Rhinitis is inflammation and swelling of the mucous membrane of the nose, characterized by a runny nose and stuffiness and usually caused by the common cold (see Viral Infections: Common Cold) or an allergy (see Allergic Reactions and Other Hypersensitivity Disorders: Seasonal Allergies).
The nose is the most commonly infected part of the upper airways. Rhinitis may be acute (short-lived) or chronic (long-standing). Acute rhinitis commonly results from viral infections but may also be a result of allergies or other causes. Chronic rhinitis usually occurs with chronic sinusitis (chronic rhinosinusitis).
Acute viral rhinitis:
Acute viral rhinitis (the common cold) can be caused by a variety of viruses. Symptoms consist of runny nose, sneezing, congestion, postnasal drip, cough, and a low-grade fever. Stuffiness can be relieved by taking decongestants such as oxymetazoline or phenylephrine as a nasal spray or pseudoephedrine by mouth. These drugs, available over the counter, cause the blood vessels of the nasal mucous membrane to narrow (constrict). Nasal sprays should be used for only 3 or 4 days because after that period of time, when the effects of the drugs wear off, the mucous membrane often swells even more than before. This phenomenon is called rebound congestion. Antihistamines help control runny nose but cause drowsiness and other problems, especially in older people (see Aging and Drugs: Some Drugs Particularly Likely to Cause Problems in Older People). Antibiotics are not effective for acute viral rhinitis.
Allergic rhinitis is caused by a reaction of the body's immune system to an environmental trigger. The most common environmental triggers include dust, molds, pollens, grasses, trees, and animals. Symptoms include itching, sneezing, runny nose, stuffiness, and itchy, watery eyes. A doctor may diagnose allergic rhinitis based on a person's history of symptoms. Often, the person has a family history of allergies. More detailed information may be obtained from blood tests or skin testing.
Avoiding the substance that triggers the allergy prevents symptoms but is often not possible. Nasal corticosteroid sprays decrease nasal inflammation caused by many sources and are relatively safe for long-term use. Antihistamines help prevent the allergic reaction and thus symptoms. Antihistamines dry the mucous membrane of the nose but many of them also cause sleepiness and other problems, especially in older people. Newer ones require a prescription but do not have these side effects. Allergy shots (desensitization) help to build long-term tolerance to specific environmental triggers, but they may take months or years to become fully effective. Antibiotics do not relieve the symptoms of allergic rhinitis.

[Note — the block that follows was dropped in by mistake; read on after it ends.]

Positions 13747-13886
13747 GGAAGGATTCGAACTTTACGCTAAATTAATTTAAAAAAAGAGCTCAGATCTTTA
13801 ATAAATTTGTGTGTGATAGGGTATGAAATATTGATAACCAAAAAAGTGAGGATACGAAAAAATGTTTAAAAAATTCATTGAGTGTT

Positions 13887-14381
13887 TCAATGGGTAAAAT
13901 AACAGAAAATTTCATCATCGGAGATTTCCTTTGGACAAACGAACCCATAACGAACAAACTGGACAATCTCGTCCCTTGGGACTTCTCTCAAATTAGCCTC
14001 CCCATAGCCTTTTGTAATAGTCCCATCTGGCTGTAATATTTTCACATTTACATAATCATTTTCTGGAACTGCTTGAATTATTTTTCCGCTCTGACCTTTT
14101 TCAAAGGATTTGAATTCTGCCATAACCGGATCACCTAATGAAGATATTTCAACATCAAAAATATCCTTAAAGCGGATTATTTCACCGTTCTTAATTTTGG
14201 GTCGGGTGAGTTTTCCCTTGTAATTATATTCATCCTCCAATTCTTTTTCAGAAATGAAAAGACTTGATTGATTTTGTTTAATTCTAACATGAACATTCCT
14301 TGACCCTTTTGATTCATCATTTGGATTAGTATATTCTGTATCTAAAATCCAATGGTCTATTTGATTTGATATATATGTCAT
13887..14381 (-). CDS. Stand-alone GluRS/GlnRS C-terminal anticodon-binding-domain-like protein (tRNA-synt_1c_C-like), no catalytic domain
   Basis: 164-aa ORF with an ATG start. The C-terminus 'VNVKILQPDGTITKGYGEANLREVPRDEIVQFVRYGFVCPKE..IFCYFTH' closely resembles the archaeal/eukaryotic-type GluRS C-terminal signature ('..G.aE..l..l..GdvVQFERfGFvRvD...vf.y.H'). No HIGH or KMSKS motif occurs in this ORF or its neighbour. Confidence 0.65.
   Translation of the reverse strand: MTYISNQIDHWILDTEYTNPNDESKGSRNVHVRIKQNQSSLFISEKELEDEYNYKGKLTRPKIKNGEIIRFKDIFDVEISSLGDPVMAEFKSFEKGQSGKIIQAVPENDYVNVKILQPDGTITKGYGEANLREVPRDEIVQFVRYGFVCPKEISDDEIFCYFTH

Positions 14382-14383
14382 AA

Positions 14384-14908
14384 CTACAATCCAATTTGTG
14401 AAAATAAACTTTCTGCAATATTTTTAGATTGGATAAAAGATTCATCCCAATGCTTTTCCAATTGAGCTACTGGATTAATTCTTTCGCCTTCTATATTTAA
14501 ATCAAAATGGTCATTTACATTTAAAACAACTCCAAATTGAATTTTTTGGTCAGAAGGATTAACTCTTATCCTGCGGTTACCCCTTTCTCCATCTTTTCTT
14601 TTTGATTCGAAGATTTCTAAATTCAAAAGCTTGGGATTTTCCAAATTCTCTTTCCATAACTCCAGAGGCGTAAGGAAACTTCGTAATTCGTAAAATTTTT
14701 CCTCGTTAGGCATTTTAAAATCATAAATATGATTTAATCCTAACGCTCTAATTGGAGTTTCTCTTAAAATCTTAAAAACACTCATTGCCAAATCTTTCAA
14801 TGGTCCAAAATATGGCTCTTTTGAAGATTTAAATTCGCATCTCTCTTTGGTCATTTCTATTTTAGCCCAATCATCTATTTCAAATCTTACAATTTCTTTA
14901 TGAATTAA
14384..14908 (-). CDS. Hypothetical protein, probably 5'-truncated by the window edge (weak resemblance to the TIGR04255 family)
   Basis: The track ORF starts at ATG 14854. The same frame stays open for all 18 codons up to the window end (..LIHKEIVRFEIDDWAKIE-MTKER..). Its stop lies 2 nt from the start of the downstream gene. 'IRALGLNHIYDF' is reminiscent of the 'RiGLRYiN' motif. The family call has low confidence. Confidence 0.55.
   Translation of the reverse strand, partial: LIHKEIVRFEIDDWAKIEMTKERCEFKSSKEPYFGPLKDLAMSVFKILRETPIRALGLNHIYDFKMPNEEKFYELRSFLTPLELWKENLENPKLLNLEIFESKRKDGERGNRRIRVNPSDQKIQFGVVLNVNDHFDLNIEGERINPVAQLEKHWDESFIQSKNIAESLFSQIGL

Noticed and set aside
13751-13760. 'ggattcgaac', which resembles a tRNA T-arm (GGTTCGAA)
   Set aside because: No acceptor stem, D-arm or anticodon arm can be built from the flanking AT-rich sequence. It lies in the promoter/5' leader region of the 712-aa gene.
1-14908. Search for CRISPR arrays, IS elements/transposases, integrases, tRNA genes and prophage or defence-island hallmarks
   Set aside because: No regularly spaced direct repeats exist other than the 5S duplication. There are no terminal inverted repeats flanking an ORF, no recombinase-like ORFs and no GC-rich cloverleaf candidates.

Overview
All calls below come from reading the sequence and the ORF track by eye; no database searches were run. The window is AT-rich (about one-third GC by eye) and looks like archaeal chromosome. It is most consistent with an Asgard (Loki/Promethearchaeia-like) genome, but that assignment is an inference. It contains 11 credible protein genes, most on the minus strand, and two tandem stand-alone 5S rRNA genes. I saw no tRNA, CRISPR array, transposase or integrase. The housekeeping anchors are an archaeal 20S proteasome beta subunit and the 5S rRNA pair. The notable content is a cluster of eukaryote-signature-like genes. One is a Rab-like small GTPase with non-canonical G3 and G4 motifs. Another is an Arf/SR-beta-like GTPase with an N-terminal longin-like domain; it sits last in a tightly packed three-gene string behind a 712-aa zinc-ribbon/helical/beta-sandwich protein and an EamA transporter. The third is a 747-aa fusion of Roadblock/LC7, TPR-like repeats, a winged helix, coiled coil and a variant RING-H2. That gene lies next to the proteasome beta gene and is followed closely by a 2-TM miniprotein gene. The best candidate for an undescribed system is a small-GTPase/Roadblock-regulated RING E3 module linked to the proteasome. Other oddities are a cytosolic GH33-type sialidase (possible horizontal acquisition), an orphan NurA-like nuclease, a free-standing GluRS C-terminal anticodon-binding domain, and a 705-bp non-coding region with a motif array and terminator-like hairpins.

Chronic rhinitis is usually an extension of rhinitis caused by inflammation or a viral infection. However, it also may rarely occur with diseases such as syphilis, tuberculosis, rhinoscleroma (a skin disease characterized by very hard, flattened tissues that first appear on the nose), rhinosporidiosis (an infection in the nose characterized by bleeding polyps), leishmaniasis, blastomycosis, histoplasmosis, and leprosy—all of which are characterized by the formation of inflamed lesions (granulomas) and the destruction of soft tissue, cartilage, and bone. Chronic rhinitis causes nasal obstruction, pus-filled discharge from the nose, and frequent bleeding.
Both low humidity and airborne irritants can result in chronic rhinitis. Decongestants may relieve symptoms. Any underlying bacterial infection requires a culture (examination of microorganisms grown from a sample of mucus to identify infection with bacteria or fungi) or biopsy (removal of a tissue sample for identification under a microscope) and appropriate treatment.
Atrophic rhinitis is a form of chronic rhinitis in which the mucous membrane thins (atrophies) and hardens, causing the nasal passages to widen (dilate) and dry out. This atrophy often occurs in older people. The cells normally found in the mucous membrane of the nose—cells that secrete mucus and have hairlike projections to move dirt particles out—are replaced by cells like those normally found in the skin. The disorder can develop in someone who had sinus surgery in which a significant amount of intranasal structures and mucous membranes were removed. A prolonged bacterial infection of the lining of the nose is also a factor.
Crusts form inside the nose, and an offensive odor develops. People may have recurring severe nosebleeds and can lose their sense of smell (anosmia).
Treatment is aimed at reducing the crusting, eliminating the odor, and reducing infections. Topical antibiotics, such as bacitracin applied inside the nose, kill bacteria. Estrogens and vitamins A and D sprayed into the nose or taken by mouth may reduce crusting by promoting mucosal secretions.
Vasomotor rhinitis is a form of chronic rhinitis. Nasal stuffiness, sneezing, and a runny nose—common allergic symptoms—occur when allergies do not seem to be present. In some people, the nose reacts strongly to irritants (such as dust and pollen), perfumes, and pollution. The disorder comes and goes but is worsened by dry air. The swollen mucous membrane varies from bright red to purple. Sometimes, people also have slight inflammation of the sinuses. If inflammation of the sinus is not severe, treatment is aimed at relieving symptoms. Avoiding smoke and irritants and using a humidified central heating system or vaporizer to increase humidity may be beneficial. Nasal corticosteroid sprays sometimes help. Nasal decongestant sprays should not be used. However, decongestants taken by mouth may be used for a few days at a time when symptoms are worst.
Last full review/revision October 2012 by Marvin P. Fried, MD